Why the different options? In systems where mono compatibility is critically important — such as in broadcast environments — it makes sense to ensure that the signal level of a source doesn't vary as it is panned across the sound stage. When panned centrally, the input signal is obviously sent to both output channels, and when summed to mono those two channels are added together. Summing two identical signals electrically results in a 6dB increase in level, so to maintain a constant derived mono signal level regardless of pan position, the centre point of the pan pot needs to attenuate both outputs by 6dB relative to the extreme edge positions. This is called a constant‑voltage law.
Some systems achieve this level variation by passing the input signal unchanged when panned fully to one side or the other, but attenuate it progressively as the pan nears the centre. Others increase the signal gain as the input is panned towards the edges, and some use a combination of both techniques. There are advantages and disadvantages of each approach, but the important aspect is that when panned centrally, the level at both outputs is reduced relative to the level when panned fully to one side.
As we have seen, for ideal mono compatibility, 6dB of attenuation is required for centrally panned sources. However, when listening to stereo speakers their outputs combine acoustically, not electrically, and this implies that a different attenuation amount is required. When reproducing the same signal from both speakers, the perceived level increases by only about 3dB compared with the same signal from one speaker only. So to maintain a constant perceived level as the pan pot is rotated, the centre position attenuation needs to be just 3dB rather than 6dB. This is called a constant‑power law.
While a lot of modern DAWs allow the user to choose the most appropriate pan law for their application, it isn't very practical to reconfigure analogue mixing consoles for different pan laws. So a compromise option has been widely used for many decades, providing 4.5dB of attenuation for central sources. For someone listening in mono, panning a source across the sound stage using this compromise law will result in a barely noticeable 1.5dB 'bulge' around the central position. A stereo listener would hear a similarly marginal drop in level across the centre. In practice, these pan level 'errors' are usually negligible and few casual listeners even notice. Nevertheless, it does pay to be aware of the effect of different panning laws, as they do affect the fine balance of panned elements within a mix when auditioned in mono and stereo.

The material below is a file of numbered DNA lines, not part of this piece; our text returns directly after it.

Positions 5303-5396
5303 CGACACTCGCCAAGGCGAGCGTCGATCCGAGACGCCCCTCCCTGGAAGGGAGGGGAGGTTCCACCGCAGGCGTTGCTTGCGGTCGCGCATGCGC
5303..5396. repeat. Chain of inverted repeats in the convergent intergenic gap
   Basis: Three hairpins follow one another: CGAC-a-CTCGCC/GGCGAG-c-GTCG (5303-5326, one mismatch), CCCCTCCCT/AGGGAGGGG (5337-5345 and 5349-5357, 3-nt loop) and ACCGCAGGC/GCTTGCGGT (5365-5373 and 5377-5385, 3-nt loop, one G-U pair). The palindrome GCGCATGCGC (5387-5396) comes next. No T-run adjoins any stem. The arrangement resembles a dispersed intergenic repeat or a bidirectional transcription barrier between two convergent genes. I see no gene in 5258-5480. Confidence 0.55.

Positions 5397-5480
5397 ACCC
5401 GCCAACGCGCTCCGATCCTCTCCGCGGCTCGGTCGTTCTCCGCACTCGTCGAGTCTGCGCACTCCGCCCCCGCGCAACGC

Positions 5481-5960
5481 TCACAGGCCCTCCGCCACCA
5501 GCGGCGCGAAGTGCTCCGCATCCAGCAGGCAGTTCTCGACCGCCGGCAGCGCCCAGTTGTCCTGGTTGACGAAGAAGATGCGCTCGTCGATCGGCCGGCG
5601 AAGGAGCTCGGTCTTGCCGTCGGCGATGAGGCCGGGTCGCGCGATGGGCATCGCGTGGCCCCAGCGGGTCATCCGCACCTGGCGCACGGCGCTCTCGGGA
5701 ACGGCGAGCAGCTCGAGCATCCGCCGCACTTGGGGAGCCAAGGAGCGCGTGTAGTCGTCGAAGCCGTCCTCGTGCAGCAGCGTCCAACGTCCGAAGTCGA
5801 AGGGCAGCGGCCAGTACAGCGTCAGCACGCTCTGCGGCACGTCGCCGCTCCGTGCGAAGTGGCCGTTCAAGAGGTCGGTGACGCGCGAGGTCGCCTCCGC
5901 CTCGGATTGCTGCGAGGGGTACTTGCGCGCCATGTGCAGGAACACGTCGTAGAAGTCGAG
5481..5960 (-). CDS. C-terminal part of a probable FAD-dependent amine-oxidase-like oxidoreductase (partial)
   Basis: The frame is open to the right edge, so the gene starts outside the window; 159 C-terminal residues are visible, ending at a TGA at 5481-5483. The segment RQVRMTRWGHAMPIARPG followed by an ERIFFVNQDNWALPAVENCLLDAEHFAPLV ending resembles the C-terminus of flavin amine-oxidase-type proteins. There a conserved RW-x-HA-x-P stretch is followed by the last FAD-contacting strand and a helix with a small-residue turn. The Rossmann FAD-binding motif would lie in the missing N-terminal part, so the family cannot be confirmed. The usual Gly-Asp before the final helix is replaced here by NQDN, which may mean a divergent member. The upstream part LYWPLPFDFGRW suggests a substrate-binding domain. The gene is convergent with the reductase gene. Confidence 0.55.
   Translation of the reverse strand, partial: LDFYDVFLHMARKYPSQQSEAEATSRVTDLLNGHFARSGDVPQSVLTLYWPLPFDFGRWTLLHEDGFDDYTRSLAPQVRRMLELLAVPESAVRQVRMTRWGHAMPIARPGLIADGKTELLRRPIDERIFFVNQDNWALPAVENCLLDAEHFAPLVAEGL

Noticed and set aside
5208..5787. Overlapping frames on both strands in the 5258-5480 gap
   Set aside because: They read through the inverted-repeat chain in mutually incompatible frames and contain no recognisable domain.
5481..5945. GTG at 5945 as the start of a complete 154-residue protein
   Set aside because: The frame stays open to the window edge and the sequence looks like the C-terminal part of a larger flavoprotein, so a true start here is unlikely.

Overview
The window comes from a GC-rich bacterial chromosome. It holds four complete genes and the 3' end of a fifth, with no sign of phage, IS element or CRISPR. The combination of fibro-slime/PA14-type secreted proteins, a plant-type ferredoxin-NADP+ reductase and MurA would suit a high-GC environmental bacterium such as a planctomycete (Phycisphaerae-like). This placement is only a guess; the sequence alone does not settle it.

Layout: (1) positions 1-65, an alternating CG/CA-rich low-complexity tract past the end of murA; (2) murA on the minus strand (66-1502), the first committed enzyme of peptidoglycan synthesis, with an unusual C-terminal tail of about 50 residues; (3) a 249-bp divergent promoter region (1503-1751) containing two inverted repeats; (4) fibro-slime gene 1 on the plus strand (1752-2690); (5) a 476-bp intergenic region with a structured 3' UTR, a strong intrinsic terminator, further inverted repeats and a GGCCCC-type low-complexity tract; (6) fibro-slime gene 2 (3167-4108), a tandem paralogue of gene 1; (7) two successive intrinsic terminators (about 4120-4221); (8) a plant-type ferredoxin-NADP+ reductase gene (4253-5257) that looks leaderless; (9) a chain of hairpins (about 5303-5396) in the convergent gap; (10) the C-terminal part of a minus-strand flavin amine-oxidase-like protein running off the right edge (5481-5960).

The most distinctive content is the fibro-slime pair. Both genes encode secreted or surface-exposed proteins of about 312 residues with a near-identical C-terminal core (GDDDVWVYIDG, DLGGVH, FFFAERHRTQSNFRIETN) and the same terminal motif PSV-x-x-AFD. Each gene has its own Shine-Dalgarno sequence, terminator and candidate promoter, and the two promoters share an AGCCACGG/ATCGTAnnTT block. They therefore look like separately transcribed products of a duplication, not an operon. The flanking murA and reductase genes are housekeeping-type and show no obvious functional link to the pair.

When using two dynamics processors, such as limiters or compressors, to process a normal left‑right stereo signal, it is normally essential that the gain reduction is applied identically for both channels. In practice, this is achieved with a 'stereo link' switch, which ensures that the control voltages generated by the two side‑chains are applied equally to both channels. Depending on the design of the units, one channel might provide complete control of all parameters (threshold, ratio, attack, release and so on) for both units, but more usually each unit has to be adjusted for identical settings, so that both side‑chains work in the same way.
Linking the two channels modifies the overall level of the stereo signal in the appropriate way, and the stereo image is not affected. If the two compressors were not linked, a loud sound on the extreme left‑hand side, say, would trigger the left channel compressor to reduce the gain, while the right‑hand channel compressor would not react at all. As a result, central sources (which should have equal level in both channels) would appear to rush to the right-hand side, as they would be louder in the right channel than in the compressed left channel. As the left channel's compressor dumped the gain reduction, the image would drift back towards the centre. Clearly, this kind of image shifting is normally very undesirable, hence the need to link compressors when processing left‑right stereo.
However, when using dynamics for Mid/Side processing, the aim is deliberately to process the Mid and Side channels independently, specifically to achieve a rebalancing effect. So the stereo‑linking facility is not used when processing Mid/Side signals — and if the Mid channel is compressed slightly without corresponding compression of the Side channel, the re‑converted left‑right stereo signal will appear to 'breathe' in and out: the stereo width will tend to vary as the processing is applied. Fortunately, most people are very insensitive to this kind of image variation, and perceive only the altered dynamics, which will have the effect of rebalancing the centre and edge sounds.